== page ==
But as we know, WorldNetDaily is not just any news organization -- it's a highly biased one, and Clayton fit its biases perfectly.
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WorldNetDaily's intermingling of "news" and book promotion, always disturbing, has descended into the delusional.
An April 9 article plugs Richard Poe's WND-published book "Hillary's Secret War," which, if you'll recall, is subtitled "The Clinton Conspiracy to Muzzle Internet Journalists," WND being among those journalists.
The article gives a list of subjects tackled in the book, which reads like your usual Clinton-bashing laundry list. Among them:
That's standard ConWeb stuff. The delusional part comes in when the article calls Poe "an objective third party."
Huh? Poe may be a lot of things -- and in the interest of fairness, we'll note that we have not yet read the book -- but objectivity is not something he has demonstrated a lot of in the past. Poe is a former editor of David Horowitz's FrontPage online magazine, not known for its objectivity.
He is also a defender of Ann Coulter, also not known for her objectivity. When a newspaper canceled her column, Poe called the newspaper's editor a "whining, mincing, bed-wetting liberal, speculating that the editor "believed that the only way he could bask, even briefly, in Miss Coulter’s limelight was by hurting her." Coulter returned the favor by plugging Poe's book "The Seven Myths of Gun Control" in one of her columns (one idea in Poe's book, as Coulter writes: "feminists hate guns because guns remind them of men"). He also lavishly praised a Web site that allows visitors to slap a virtual Hillary Clinton: "With each slap, we sense that we are drawing nearer to a Siberian prison cell. But our anxiety only makes the slap more thrilling."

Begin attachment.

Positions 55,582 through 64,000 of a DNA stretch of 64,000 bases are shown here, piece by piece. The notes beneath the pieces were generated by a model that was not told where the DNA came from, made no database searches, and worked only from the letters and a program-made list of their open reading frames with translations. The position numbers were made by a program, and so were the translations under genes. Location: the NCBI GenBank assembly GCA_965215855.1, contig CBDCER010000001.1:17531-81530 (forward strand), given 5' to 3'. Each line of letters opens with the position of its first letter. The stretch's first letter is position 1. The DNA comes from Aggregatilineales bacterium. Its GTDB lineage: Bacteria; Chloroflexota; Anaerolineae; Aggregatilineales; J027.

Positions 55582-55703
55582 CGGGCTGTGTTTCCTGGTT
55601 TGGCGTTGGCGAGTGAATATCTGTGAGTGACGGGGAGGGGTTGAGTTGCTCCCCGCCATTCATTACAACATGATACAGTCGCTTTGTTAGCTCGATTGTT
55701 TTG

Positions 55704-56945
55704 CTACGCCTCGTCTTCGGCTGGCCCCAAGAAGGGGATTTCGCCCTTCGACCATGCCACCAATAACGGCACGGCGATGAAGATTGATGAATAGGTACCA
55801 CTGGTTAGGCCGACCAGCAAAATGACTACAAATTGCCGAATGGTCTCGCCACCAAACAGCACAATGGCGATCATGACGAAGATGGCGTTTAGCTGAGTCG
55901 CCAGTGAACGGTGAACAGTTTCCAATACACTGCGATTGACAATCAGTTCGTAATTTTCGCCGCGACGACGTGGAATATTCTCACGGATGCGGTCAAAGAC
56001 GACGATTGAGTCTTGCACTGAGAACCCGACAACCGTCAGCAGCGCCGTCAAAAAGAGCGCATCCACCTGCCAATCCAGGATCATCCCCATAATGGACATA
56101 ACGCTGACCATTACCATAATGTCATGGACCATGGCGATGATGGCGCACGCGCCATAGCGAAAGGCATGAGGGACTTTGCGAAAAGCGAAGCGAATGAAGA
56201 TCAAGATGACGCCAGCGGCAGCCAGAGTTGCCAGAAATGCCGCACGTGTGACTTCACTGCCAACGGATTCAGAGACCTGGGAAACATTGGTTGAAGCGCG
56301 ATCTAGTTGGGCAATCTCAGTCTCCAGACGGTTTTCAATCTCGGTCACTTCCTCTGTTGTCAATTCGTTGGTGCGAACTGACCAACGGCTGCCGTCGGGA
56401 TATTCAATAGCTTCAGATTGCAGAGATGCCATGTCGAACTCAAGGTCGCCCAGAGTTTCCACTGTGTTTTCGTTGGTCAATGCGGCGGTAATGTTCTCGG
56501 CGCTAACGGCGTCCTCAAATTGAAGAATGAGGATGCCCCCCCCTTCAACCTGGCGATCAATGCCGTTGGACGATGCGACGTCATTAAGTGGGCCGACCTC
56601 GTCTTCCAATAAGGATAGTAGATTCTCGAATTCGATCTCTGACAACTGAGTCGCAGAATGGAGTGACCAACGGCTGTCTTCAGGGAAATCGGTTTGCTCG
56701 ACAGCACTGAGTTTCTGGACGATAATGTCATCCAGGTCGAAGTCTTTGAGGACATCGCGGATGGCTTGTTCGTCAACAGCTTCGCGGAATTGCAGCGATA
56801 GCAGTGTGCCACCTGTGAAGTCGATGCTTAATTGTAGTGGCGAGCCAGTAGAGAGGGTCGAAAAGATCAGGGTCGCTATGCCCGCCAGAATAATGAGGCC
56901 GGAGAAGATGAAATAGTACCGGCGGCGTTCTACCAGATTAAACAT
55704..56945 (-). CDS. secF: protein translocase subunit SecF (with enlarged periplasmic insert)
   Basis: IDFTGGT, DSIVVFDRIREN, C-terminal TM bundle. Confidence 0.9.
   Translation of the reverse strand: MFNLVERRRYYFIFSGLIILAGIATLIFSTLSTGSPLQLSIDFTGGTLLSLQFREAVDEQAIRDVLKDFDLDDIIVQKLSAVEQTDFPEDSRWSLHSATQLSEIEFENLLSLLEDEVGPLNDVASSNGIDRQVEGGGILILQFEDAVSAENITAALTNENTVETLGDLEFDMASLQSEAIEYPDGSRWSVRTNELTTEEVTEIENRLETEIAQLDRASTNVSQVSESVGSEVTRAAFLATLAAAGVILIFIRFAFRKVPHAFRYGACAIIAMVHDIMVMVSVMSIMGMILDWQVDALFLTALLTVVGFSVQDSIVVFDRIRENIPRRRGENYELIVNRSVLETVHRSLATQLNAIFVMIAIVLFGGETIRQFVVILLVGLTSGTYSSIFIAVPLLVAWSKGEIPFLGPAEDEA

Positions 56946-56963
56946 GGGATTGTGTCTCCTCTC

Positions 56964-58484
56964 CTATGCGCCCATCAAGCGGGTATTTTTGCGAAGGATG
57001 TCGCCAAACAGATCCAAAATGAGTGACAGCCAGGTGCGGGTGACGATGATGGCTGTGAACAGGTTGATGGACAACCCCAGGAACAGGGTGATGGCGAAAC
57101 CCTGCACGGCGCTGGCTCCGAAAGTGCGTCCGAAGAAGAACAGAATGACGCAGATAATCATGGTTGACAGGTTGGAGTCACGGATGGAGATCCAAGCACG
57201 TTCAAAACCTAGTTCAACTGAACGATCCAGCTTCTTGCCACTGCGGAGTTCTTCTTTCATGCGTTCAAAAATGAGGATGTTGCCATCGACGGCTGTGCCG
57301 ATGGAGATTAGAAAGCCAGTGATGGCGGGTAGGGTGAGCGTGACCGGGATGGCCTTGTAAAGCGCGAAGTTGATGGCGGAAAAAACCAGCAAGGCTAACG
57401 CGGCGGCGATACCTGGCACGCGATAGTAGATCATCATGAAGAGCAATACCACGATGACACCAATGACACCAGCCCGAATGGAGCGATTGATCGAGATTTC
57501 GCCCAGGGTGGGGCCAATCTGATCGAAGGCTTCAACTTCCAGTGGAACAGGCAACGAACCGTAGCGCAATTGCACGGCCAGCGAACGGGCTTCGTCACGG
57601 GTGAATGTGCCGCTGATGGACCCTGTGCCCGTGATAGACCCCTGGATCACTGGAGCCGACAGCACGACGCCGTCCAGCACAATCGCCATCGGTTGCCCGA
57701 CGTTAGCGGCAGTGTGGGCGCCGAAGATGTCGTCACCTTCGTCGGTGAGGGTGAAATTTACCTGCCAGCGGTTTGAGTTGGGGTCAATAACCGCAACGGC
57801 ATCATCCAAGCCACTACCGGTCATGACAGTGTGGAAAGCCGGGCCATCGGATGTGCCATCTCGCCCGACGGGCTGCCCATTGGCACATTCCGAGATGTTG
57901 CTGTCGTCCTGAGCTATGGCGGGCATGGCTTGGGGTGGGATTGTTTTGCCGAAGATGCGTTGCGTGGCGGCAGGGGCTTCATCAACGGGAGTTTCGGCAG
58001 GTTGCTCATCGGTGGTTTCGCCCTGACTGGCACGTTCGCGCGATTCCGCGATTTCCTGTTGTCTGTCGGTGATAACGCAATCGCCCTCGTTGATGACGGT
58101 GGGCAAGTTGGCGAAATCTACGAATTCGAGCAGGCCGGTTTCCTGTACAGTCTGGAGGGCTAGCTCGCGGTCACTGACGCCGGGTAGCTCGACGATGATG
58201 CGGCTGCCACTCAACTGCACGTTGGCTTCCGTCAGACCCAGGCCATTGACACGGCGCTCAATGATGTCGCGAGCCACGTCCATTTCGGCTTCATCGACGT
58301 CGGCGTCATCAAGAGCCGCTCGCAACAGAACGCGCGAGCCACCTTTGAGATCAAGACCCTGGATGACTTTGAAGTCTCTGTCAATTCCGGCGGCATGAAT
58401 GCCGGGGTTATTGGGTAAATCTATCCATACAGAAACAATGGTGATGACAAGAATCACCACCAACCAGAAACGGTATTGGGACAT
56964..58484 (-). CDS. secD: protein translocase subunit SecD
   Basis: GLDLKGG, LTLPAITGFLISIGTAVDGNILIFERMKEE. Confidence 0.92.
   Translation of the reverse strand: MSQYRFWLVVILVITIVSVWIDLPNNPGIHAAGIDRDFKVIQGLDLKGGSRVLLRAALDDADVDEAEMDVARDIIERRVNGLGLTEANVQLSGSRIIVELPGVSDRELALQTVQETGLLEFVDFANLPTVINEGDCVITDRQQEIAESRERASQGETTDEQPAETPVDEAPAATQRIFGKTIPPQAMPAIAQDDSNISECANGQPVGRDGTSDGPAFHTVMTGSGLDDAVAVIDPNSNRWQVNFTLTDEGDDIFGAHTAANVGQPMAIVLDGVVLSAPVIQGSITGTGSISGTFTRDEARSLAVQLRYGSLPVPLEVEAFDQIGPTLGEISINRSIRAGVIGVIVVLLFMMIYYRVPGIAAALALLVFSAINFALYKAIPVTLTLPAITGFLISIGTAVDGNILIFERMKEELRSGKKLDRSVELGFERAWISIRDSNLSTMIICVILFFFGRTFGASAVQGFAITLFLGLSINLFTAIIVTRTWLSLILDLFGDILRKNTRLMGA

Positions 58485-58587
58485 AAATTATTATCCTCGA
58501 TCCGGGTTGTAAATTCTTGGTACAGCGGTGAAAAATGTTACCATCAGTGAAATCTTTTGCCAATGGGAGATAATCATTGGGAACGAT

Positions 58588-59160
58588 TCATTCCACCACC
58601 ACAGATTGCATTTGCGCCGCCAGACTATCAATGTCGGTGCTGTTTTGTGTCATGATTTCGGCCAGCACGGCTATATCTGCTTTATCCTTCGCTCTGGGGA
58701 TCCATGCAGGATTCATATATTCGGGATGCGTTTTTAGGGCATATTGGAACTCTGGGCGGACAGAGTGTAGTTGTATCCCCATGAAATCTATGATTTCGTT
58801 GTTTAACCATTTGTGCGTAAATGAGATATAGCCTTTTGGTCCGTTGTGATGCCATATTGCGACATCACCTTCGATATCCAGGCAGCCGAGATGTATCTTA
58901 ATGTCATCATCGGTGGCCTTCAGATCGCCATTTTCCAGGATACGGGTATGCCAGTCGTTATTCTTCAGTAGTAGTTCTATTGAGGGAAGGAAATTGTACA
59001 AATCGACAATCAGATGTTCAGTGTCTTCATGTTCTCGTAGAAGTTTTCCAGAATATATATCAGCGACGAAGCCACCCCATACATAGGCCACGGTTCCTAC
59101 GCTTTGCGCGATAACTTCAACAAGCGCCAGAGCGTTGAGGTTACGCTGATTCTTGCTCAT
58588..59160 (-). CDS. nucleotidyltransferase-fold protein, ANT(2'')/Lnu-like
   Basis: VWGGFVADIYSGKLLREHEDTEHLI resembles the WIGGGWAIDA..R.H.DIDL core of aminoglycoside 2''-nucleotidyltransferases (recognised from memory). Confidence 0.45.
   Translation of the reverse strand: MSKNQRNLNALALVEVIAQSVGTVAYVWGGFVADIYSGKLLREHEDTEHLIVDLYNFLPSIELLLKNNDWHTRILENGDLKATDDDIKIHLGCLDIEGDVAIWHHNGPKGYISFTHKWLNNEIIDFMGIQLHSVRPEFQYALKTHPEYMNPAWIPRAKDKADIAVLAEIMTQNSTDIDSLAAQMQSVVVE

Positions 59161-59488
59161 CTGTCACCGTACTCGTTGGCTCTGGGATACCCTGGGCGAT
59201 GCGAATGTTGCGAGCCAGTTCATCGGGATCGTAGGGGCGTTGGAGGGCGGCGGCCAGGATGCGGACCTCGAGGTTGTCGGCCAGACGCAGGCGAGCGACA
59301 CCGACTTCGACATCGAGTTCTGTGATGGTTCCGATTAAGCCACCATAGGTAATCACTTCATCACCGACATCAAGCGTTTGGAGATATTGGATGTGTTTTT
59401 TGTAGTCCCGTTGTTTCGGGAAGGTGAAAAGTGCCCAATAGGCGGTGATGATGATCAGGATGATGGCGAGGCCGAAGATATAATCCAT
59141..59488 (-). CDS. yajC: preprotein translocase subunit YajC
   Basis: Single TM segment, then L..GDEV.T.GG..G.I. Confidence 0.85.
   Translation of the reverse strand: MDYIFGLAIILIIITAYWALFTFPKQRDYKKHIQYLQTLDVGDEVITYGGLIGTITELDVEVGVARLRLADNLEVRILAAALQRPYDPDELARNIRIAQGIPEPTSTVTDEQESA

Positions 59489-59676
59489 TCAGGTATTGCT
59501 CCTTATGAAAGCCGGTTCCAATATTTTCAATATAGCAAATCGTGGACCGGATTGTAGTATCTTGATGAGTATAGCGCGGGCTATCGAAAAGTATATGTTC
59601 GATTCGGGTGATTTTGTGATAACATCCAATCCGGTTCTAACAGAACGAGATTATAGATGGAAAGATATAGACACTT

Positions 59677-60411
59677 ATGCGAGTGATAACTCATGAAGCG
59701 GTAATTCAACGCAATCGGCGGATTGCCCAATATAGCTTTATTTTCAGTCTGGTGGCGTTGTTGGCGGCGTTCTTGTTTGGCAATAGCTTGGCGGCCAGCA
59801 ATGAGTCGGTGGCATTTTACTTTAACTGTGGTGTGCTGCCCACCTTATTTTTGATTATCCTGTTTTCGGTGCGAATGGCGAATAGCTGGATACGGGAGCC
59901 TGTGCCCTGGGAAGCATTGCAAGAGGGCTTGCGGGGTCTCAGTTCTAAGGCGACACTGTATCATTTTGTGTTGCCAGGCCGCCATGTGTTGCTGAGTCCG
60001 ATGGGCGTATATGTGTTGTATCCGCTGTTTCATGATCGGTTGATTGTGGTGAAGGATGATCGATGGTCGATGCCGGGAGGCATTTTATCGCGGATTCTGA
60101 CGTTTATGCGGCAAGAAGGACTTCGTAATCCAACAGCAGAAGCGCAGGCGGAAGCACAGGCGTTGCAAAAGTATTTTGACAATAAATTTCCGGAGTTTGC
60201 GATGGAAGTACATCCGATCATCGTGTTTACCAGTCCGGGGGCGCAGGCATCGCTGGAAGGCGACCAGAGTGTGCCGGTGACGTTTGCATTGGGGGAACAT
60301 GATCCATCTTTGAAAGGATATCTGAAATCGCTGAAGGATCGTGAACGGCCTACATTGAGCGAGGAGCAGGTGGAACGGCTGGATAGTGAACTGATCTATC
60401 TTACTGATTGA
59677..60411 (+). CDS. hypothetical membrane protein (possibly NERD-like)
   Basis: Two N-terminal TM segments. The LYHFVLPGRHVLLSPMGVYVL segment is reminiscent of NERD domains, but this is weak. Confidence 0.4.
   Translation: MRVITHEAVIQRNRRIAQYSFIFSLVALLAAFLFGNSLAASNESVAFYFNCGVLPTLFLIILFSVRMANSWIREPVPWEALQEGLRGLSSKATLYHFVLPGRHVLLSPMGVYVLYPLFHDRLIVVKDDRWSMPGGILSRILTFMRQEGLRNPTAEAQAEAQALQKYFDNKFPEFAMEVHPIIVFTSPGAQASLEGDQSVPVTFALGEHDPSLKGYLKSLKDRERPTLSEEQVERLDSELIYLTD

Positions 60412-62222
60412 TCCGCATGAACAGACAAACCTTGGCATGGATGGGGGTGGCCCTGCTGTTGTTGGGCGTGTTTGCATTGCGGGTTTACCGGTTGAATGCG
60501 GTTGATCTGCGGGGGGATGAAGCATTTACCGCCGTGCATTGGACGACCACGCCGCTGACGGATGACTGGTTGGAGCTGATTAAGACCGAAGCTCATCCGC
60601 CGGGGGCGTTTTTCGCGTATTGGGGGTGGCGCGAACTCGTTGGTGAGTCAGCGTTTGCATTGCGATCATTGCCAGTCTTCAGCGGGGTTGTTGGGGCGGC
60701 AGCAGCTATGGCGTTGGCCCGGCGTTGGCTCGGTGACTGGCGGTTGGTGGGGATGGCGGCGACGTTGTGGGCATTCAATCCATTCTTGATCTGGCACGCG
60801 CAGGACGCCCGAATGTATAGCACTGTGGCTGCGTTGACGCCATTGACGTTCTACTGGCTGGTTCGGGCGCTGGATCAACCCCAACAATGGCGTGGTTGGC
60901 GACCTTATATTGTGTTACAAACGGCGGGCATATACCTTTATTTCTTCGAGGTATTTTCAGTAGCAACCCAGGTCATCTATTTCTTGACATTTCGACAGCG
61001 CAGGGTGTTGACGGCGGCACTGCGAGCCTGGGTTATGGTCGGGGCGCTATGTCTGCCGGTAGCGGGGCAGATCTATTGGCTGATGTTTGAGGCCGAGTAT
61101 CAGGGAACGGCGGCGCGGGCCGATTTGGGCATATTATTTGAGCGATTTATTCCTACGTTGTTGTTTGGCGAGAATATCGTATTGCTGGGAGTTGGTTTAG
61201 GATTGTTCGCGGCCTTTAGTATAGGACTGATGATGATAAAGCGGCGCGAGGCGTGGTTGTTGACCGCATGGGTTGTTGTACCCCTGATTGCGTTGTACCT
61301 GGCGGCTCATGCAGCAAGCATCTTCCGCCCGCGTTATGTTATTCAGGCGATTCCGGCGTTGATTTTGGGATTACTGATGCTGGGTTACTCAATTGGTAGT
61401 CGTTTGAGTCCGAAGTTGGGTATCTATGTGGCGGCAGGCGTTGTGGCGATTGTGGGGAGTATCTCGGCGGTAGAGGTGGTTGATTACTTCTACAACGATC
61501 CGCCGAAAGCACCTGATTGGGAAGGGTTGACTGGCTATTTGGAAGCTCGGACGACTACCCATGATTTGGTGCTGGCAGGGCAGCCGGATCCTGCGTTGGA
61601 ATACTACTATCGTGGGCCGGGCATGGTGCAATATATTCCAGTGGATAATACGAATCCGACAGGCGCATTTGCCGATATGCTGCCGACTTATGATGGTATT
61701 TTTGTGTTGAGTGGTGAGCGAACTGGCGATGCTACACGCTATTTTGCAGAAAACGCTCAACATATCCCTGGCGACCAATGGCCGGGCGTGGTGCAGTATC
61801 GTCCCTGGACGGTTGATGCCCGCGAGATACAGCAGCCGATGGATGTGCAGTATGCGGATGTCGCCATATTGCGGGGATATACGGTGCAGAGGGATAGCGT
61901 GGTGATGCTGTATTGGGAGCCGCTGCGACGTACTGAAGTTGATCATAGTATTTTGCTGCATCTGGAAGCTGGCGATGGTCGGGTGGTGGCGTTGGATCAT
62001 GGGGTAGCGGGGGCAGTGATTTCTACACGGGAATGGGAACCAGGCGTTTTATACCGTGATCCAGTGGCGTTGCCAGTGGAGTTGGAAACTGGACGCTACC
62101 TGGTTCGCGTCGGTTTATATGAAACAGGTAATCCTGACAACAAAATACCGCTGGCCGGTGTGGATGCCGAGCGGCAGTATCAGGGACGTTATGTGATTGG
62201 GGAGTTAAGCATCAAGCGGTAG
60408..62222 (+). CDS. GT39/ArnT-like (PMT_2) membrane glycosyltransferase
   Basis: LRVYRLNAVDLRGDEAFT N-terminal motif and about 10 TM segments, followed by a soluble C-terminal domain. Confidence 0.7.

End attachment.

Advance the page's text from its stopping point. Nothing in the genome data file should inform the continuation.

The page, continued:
Poe is not merely an observer of the "New Underground" he writes about -- he's part of it, moving in the same circles as those he writes about. NewsMax has a lengthy list of Poe-penned articles it has run. In addition, not only has WorldNetDaily published a Poe article in its magazine, Poe and WND's Joseph Farah joined in an alleged debate, moderated by one of Poe's colleagues at FrontPage, in which the two gang up on token liberal Eric Margolis on issues regarding Israel. Sample Farah quote: "I agree with Mr. Poe, of course."
We're risking another fact-free personal attack, we know, and Poe's book might be different from his past work, but given that it apparently dredges up old chestnuts like the "Clinton body count" -- which we somehow suspect he won't be debunking -- the proper reaction at this point to any statement claiming his objectivity may well be a cynical "yeah, right."
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WorldNetDaily's plug of its latest issue of Whistleblower magazine -- topic, in WND's all-caps style: SEXUAL ANARCHY -- includes a large picture of the cover, which revealed something we hadn't noticed before. (We haven't seen the magazine -- it's not available at any newsstands we frequent, and we have better things to spend $40 on than a year's subscription to a hopelessly slanted piece of alleged journalism. The final volume of Abenobashi comes immediately to mind.)
In the black bar below the nameplate is the magazine's apparent slogan: "Credible, Independent, Fearless." ConWebWatch has addressed WND's alleged independence in the past, pointing out that its articles mostly follow either a conservative fundamentalism or serve as plugs for books it publishes. As far as "credible" is concerned, the fact that you feel the need to tell people you're credible on the front page of your magazine is perhaps a sign that you're not.
As for "fearless," lying about your independence and trying to convince others you're credible by using the word a lot takes a certain lack of fear. Well, lack of shame, anyway.